No. 83 KA 0910.

446 So.2d 1371 (1984)

STATE of Louisiana v. Oris JOHNSON.

Court of Appeal of Louisiana, First Circuit.

Writ Denied April 23, 1984.

Attorney(s) appearing for the Case

Ossie B. Brown, Dist. Atty., by Jesse Bankston, Asst. Dist. Atty., Baton Rouge, for plaintiff-appellee.

M. Michele Fournet, Appellate Counsel, Asst. Public Defender, Baton Rouge, for defendant-appellant.


CRAIN, Judge.

This is an appeal by defendant of his conviction and sentence for armed robbery.

Defendant, Oris Johnson, Jr., was charged by bill of information with having committed armed robbery in violation of La.R.S. 14:64. After pleading not guilty, defendant was tried by a jury and found guilty as charged. The trial judge sentenced defendant to ten (10) years at hard labor without benefit of probation, parole or suspension of sentence. Defendant now appeals his conviction and sentence, alleging thirteen assignments of error.


Michael Harrell was a night security guard for a commercial building. His job was to keep loiterers away during the night hours. Harrell's employer furnished him with a gun, which he picked up when he went to work and returned when he left. The employer kept the gun loaded. While making his rounds of the exterior of the building during the early hours of October 19, 1982, Harrell encountered defendant at a corner of the parking lot. It was about 1:00 a.m. Harrell approached defendant and told him he had to leave the premises. Defendant questioned Harrell about the whereabouts of defendant's cousin who, defendant said, worked at the same job. Harrell replied that he did not know defendant's cousin. After about thirty minutes, defendant and Harrell drove off in Harrell's car. Harrell was let out of his car on a main thoroughfare. He then called police and reported that he had been robbed of about $80.00 in cash, his car, a gun and a portable television. Harrell's car was found some four weeks later. The gun and portable t.v. were never recovered.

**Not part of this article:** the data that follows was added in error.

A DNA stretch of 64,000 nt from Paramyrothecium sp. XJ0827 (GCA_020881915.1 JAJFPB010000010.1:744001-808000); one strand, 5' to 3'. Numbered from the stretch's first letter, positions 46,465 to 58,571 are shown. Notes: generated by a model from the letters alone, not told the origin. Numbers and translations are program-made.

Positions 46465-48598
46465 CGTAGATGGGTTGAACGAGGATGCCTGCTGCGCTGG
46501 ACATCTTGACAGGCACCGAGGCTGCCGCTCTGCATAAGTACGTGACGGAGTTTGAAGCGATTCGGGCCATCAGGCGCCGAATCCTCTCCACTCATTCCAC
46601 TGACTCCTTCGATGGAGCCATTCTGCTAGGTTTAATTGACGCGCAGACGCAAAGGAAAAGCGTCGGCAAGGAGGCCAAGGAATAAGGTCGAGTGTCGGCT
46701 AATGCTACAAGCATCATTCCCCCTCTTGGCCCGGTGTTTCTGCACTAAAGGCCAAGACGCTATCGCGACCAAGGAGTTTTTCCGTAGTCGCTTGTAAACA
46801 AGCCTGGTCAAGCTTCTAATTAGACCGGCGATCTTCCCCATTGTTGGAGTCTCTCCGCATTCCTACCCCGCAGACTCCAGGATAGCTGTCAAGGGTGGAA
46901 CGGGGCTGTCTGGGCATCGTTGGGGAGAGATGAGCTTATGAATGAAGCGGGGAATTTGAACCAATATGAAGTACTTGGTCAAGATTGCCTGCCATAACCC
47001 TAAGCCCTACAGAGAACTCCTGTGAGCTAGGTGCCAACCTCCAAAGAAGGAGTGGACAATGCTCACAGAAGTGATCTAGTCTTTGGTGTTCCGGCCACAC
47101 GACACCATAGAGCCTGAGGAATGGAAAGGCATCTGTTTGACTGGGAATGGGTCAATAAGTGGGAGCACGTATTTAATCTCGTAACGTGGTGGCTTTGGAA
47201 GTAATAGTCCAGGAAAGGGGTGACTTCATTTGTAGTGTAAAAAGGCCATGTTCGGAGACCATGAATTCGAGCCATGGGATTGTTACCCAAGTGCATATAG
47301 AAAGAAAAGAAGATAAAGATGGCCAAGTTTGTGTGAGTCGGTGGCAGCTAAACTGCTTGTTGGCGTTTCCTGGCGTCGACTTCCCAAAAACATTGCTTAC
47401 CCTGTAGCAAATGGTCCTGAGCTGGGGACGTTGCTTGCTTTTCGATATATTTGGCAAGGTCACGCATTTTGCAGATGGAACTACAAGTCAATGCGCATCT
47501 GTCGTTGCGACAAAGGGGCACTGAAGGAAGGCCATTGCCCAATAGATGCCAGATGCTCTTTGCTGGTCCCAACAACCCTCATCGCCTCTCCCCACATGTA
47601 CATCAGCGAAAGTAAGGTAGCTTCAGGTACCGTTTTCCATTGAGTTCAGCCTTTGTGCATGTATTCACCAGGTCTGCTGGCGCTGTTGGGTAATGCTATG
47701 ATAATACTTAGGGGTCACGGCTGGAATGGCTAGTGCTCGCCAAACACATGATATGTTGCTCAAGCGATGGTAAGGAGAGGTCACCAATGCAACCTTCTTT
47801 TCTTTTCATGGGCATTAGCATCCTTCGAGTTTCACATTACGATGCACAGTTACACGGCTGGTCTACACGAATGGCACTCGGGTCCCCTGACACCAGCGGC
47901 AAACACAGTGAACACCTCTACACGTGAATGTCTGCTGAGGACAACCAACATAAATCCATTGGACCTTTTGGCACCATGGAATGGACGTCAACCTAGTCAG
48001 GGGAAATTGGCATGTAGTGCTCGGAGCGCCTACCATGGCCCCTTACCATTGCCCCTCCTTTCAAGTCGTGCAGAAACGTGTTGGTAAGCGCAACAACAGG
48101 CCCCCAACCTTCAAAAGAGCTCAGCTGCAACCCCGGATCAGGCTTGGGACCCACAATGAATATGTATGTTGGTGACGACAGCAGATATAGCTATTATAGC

At trial Harrell testified that a short time after defendant first spoke to him defendant pushed him against a company van on the parking lot, took the gun from his pocket and forced him to enter his own car at gun point. Defendant went around the car to the driver's seat. While holding the gun to Harrell's head, defendant robbed him of all his money and then drove to a house where he spoke quietly with someone while seated in the driver's seat of the car still holding the gun to Harrell's head. Then defendant drove away, stopped at Baton Rouge High School and ordered Harrell out of the car. Harrell immediately called the police.